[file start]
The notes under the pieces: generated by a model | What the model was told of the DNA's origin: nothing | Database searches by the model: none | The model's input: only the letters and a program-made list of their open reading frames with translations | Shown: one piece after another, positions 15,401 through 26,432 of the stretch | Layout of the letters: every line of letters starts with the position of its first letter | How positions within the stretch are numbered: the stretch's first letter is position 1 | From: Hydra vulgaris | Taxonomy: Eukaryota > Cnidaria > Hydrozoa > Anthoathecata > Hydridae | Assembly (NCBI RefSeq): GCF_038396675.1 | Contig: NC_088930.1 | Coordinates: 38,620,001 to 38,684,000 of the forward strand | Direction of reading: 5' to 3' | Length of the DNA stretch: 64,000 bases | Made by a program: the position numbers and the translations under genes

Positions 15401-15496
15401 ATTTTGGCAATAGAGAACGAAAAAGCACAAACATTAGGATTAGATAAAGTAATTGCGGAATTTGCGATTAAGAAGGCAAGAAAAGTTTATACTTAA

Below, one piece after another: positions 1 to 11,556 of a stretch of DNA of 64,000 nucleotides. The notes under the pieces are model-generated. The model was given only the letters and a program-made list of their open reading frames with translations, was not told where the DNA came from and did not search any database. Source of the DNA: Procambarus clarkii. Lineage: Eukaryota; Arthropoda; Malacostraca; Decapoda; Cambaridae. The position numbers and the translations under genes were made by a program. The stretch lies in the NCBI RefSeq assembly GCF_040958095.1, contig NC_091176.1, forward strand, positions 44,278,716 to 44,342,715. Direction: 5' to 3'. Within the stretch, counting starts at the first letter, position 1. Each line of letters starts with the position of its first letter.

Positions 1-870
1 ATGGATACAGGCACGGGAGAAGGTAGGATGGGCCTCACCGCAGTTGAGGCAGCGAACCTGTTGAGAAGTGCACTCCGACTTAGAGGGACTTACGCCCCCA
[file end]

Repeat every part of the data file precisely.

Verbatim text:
The notes under the pieces: generated by a model | What the model was told of the DNA's origin: nothing | Database searches by the model: none | The model's input: only the letters and a program-made list of their open reading frames with translations | Shown: one piece after another, positions 15,401 through 26,432 of the stretch | Layout of the letters: every line of letters starts with the position of its first letter | How positions within the stretch are numbered: the stretch's first letter is position 1 | From: Hydra vulgaris | Taxonomy: Eukaryota > Cnidaria > Hydrozoa > Anthoathecata > Hydridae | Assembly (NCBI RefSeq): GCF_038396675.1 | Contig: NC_088930.1 | Coordinates: 38,620,001 to 38,684,000 of the forward strand | Direction of reading: 5' to 3' | Length of the DNA stretch: 64,000 bases | Made by a program: the position numbers and the translations under genes

Positions 15401-15496
15401 ATTTTGGCAATAGAGAACGAAAAAGCACAAACATTAGGATTAGATAAAGTAATTGCGGAATTTGCGATTAAGAAGGCAAGAAAAGTTTATACTTAA

Below, one piece after another: positions 1 to 11,556 of a stretch of DNA of 64,000 nucleotides. The notes under the pieces are model-generated. The model was given only the letters and a program-made list of their open reading frames with translations, was not told where the DNA came from and did not search any database. Source of the DNA: Procambarus clarkii. Lineage: Eukaryota; Arthropoda; Malacostraca; Decapoda; Cambaridae. The position numbers and the translations under genes were made by a program. The stretch lies in the NCBI RefSeq assembly GCF_040958095.1, contig NC_091176.1, forward strand, positions 44,278,716 to 44,342,715. Direction: 5' to 3'. Within the stretch, counting starts at the first letter, position 1. Each line of letters starts with the position of its first letter.

Positions 1-870
1 ATGGATACAGGCACGGGAGAAGGTAGGATGGGCCTCACCGCAGTTGAGGCAGCGAACCTGTTGAGAAGTGCACTCCGACTTAGAGGGACTTACGCCCCCA